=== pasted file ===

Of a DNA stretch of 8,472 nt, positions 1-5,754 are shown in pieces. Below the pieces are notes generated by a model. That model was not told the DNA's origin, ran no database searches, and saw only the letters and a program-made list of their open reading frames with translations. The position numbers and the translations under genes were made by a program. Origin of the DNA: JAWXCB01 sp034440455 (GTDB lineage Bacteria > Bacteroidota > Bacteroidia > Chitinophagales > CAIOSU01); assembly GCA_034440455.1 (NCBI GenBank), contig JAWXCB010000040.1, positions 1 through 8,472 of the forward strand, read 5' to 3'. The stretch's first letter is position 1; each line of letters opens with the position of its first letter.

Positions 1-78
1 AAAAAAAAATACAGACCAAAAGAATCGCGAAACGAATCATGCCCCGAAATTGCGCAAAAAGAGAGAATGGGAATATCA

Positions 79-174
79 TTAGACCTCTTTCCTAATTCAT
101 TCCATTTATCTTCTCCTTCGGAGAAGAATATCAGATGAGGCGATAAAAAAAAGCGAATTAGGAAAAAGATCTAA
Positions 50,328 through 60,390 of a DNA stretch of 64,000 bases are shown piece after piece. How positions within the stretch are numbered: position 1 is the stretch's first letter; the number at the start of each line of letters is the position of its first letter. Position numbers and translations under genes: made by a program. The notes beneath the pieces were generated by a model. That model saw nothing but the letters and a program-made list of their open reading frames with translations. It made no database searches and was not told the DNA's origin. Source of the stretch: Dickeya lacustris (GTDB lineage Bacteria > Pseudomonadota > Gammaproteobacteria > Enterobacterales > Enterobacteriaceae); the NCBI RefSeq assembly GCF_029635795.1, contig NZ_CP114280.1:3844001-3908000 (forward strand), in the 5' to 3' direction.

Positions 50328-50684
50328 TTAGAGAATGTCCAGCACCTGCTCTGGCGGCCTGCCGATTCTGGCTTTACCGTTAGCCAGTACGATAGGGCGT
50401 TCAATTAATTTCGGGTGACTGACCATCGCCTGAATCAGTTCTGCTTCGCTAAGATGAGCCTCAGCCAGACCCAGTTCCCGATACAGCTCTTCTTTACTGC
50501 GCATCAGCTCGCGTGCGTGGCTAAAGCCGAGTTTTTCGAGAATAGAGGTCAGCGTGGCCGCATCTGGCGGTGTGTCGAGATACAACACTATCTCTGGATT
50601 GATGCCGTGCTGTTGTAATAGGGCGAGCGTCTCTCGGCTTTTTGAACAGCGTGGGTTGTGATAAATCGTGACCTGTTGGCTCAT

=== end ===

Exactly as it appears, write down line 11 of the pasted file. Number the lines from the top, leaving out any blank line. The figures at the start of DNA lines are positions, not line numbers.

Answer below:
50501 GCATCAGCTCGCGTGCGTGGCTAAAGCCGAGTTTTTCGAGAATAGAGGTCAGCGTGGCCGCATCTGGCGGTGTGTCGAGATACAACACTATCTCTGGATT